At Heritage we offer a snapshot of Britain’s history, just in the variety of forms of English we have on offer amongst the staff and students, including; American, Canadian, Indian, South African and British English. That in itself tells quite a history story in a globalised World. A point not lost on students and parents when they ask about accents and which English sounds the best and is the most appropriate. In the words of George Gershwin, “tomato, tomato”.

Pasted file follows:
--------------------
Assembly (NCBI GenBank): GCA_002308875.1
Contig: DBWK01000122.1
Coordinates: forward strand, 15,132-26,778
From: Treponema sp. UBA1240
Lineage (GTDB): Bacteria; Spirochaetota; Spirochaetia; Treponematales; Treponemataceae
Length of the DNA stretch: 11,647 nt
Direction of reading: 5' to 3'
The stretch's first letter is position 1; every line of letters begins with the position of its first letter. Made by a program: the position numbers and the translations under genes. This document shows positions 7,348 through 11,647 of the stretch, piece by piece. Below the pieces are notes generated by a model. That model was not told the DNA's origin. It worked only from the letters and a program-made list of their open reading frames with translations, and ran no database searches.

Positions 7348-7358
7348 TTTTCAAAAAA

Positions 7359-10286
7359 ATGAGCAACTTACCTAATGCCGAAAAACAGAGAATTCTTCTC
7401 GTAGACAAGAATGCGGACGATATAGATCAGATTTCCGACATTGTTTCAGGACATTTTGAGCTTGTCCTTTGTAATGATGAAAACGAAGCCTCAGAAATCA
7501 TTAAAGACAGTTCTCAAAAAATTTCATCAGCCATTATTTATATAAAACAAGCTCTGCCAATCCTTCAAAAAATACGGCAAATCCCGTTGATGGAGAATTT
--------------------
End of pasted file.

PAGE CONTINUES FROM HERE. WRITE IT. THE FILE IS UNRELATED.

There were two moments in November for me, when disputed legacy could be put aside a little and we marked both Remembrance Day and Thanksgiving. Both events were special this year. The students explored through art and poetry the significance of the poppy and the significance around remembrance in Anglo-French societies, the French taking the blue cornflower as a symbol of the cornflower generation they lost in the senseless slaughter of the trenches. My American teacher colleagues, Mike, Mike and Andy, did a great job in presenting and teaching to the nationalities of the school in the assemblies the reasons for Thanksgiving and especially what to do with the leftovers. Great and simple moments in an international school. I have spent many memorable Thanksgiving meals with Americans colleagues and schools over the years: singing all 8 minutes of “American Pie” on karaoke with my dear friend, Brian Bassett, after a full turkey dinner in front of our IB students, is definitely up there. I’ve always appreciated the idea of giving thanks in our lives, and it was an honour (spelt with a U) to be invited to the American Thanksgiving meal in Moldova on the 28th November. I have especially enjoyed the wonderful American-Moldovan fusion of pumpkin placinte, and my friend and colleague, Tatiana Popa’s mother makes the very best I have had here. Spectacular Moldovan food and wine as a unifier that all the population can agree on is one of the best adverts for the country. A fact not lost on the Brits – except the one wanting Branston pickle.